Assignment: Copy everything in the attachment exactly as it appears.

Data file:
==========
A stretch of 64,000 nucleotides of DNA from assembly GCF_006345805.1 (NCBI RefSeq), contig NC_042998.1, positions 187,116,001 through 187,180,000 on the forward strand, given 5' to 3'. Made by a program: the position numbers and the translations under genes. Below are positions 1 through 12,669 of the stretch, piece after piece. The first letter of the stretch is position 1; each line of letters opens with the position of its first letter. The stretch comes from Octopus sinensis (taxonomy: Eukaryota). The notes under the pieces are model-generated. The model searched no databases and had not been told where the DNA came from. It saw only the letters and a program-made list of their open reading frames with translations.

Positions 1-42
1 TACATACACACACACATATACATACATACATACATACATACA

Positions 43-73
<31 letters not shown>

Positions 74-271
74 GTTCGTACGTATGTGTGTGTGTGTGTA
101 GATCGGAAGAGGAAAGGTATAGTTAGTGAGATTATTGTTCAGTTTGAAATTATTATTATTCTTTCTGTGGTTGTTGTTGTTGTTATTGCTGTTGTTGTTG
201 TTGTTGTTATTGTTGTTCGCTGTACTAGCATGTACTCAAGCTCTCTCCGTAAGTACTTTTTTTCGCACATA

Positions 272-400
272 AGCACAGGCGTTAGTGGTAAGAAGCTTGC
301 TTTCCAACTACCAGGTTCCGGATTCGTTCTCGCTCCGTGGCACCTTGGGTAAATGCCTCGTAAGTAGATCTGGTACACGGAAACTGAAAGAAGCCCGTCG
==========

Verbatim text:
A stretch of 64,000 nucleotides of DNA from assembly GCF_006345805.1 (NCBI RefSeq), contig NC_042998.1, positions 187,116,001 through 187,180,000 on the forward strand, given 5' to 3'. Made by a program: the position numbers and the translations under genes. Below are positions 1 through 12,669 of the stretch, piece after piece. The first letter of the stretch is position 1; each line of letters opens with the position of its first letter. The stretch comes from Octopus sinensis (taxonomy: Eukaryota). The notes under the pieces are model-generated. The model searched no databases and had not been told where the DNA came from. It saw only the letters and a program-made list of their open reading frames with translations.

Positions 1-42
1 TACATACACACACACATATACATACATACATACATACATACA

Positions 43-73
<31 letters not shown>

Positions 74-271
74 GTTCGTACGTATGTGTGTGTGTGTGTA
101 GATCGGAAGAGGAAAGGTATAGTTAGTGAGATTATTGTTCAGTTTGAAATTATTATTATTCTTTCTGTGGTTGTTGTTGTTGTTATTGCTGTTGTTGTTG
201 TTGTTGTTATTGTTGTTCGCTGTACTAGCATGTACTCAAGCTCTCTCCGTAAGTACTTTTTTTCGCACATA

Positions 272-400
272 AGCACAGGCGTTAGTGGTAAGAAGCTTGC
301 TTTCCAACTACCAGGTTCCGGATTCGTTCTCGCTCCGTGGCACCTTGGGTAAATGCCTCGTAAGTAGATCTGGTACACGGAAACTGAAAGAAGCCCGTCG